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Northey says most of the government sponsored disaster programs are coordinated at the federal level, but he says the state department of agriculture are standing by to help.

 

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The state secretary of agriculture toured both the Little Sioux Corn Processors in Marcus and he visited the Remsen Processing in Remsen.  Iowa's corn crop has deteriorated further with 40 percent now in very poor or poor condition. A week ago it was 27 percent.

The USDA says it has received reports of farmers chopping down their corn.

Just 23 percent of the crop is in good to excellent condition down from 36 percent a week earlier.

For Iowa soybeans 30 percent are now in very poor or poor condition. It was 20 percent a week ago. Just 28 percent of the crop is in good or excellent condition down from 38 percent a week ago.

Nationally, 45 percent of the corn crop is very poor or poor.  Last week it was 38 percent.

For soybeans, 35 percent is now poor or very poor compared with the 30 percent a week earlier.

   

Ag Economist Concern About Next Year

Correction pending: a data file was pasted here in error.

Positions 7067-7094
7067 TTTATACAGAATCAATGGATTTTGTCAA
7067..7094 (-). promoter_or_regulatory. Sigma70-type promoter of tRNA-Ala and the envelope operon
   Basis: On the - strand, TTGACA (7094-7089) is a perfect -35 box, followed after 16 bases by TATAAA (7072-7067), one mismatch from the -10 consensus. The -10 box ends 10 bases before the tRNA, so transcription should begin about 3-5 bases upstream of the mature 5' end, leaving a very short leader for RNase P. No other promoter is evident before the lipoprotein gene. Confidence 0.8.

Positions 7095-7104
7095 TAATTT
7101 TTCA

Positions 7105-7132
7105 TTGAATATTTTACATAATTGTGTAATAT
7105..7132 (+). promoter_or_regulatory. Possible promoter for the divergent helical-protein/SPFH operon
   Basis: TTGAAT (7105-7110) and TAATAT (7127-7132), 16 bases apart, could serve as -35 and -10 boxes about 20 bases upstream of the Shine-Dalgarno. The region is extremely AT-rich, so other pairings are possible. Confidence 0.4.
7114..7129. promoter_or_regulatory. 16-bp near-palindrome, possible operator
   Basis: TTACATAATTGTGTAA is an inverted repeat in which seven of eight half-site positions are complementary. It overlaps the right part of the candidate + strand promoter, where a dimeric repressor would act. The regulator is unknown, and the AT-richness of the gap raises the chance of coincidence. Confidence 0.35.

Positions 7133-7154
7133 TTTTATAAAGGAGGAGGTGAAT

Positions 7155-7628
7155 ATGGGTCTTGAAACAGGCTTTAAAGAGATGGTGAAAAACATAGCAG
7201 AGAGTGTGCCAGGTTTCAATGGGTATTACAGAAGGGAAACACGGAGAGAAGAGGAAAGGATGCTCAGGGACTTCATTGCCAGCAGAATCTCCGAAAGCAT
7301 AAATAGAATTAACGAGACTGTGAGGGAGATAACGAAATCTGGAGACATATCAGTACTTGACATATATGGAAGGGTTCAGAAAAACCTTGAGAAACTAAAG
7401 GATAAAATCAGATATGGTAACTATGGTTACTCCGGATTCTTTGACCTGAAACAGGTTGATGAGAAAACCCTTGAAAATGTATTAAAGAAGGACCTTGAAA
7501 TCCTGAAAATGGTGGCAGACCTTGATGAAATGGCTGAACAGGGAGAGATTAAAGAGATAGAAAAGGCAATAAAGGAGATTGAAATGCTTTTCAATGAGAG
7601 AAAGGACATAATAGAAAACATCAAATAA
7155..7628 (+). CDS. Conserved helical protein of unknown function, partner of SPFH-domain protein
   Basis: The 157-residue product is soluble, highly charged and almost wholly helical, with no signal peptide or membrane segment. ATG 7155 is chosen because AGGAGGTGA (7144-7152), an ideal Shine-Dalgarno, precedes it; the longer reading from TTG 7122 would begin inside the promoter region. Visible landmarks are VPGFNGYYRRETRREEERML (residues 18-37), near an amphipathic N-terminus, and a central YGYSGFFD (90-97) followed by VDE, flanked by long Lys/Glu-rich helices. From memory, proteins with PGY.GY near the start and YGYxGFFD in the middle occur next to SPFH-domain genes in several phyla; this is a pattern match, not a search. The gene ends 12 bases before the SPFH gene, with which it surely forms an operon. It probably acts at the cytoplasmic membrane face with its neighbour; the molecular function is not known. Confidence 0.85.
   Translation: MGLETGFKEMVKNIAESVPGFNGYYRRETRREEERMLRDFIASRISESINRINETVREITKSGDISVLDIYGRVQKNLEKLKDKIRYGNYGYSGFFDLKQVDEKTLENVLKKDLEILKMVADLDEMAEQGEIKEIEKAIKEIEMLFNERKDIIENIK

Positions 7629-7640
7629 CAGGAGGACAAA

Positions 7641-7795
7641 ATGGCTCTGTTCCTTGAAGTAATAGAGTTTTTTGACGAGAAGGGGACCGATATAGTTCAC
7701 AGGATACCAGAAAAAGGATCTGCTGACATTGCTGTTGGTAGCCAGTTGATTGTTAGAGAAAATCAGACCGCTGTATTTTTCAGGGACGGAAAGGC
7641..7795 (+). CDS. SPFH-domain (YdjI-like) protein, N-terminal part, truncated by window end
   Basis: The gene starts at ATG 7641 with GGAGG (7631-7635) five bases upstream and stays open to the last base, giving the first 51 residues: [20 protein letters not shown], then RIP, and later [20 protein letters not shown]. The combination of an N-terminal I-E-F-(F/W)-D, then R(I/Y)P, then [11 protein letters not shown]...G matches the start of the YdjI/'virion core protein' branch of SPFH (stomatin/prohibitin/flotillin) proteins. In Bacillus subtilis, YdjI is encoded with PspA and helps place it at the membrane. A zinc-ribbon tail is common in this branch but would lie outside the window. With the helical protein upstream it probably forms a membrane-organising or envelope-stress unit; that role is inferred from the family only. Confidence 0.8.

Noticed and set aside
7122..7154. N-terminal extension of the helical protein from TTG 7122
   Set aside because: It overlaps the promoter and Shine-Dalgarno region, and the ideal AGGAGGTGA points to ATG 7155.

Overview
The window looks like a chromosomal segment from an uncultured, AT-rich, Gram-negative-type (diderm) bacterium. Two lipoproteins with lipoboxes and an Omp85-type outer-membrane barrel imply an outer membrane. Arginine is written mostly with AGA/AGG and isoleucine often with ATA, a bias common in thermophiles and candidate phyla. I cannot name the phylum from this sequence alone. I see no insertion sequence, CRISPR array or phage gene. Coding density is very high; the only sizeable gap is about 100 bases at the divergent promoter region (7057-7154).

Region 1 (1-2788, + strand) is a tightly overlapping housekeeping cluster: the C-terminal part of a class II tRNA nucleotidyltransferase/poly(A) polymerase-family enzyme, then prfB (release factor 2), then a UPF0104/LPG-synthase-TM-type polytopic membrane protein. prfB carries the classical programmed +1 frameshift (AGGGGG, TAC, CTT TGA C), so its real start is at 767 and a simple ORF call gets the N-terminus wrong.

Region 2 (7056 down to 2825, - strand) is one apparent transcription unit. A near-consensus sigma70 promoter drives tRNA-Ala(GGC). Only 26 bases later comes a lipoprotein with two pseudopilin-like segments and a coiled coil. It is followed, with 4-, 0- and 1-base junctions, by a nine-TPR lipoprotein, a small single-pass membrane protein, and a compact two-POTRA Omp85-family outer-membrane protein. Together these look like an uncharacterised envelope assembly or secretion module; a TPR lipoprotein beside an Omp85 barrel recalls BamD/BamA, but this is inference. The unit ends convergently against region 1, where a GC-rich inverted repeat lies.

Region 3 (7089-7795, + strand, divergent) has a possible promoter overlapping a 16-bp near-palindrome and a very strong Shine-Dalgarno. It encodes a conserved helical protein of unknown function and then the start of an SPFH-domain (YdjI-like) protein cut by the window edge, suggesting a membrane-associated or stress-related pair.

Ag Economist Concerned About Next Year

(Ames) -- Although grain prices are spiking as a result of the drought, a retired agricultural economist believes this year's drought may have additional consequences into next year.  Robert Wisner with Iowa State University says that South America also suffered a drought this past growing season, and he says along with the U-S drought, farmers in both regions will be tempted to plant every available acre next year, which may cause a steep decline in commodity prices.
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Wisner says as a result of the drought, consumers will begin seeing higher prices at the supermarket; first with milk, then with poultry, and finally with red meat products like beef and pork.
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Wisner says in the short-term, there may be bargains with poultry and red-meat products as farmers flood the market selling their stock, but in the long-term, meat may be in short supply.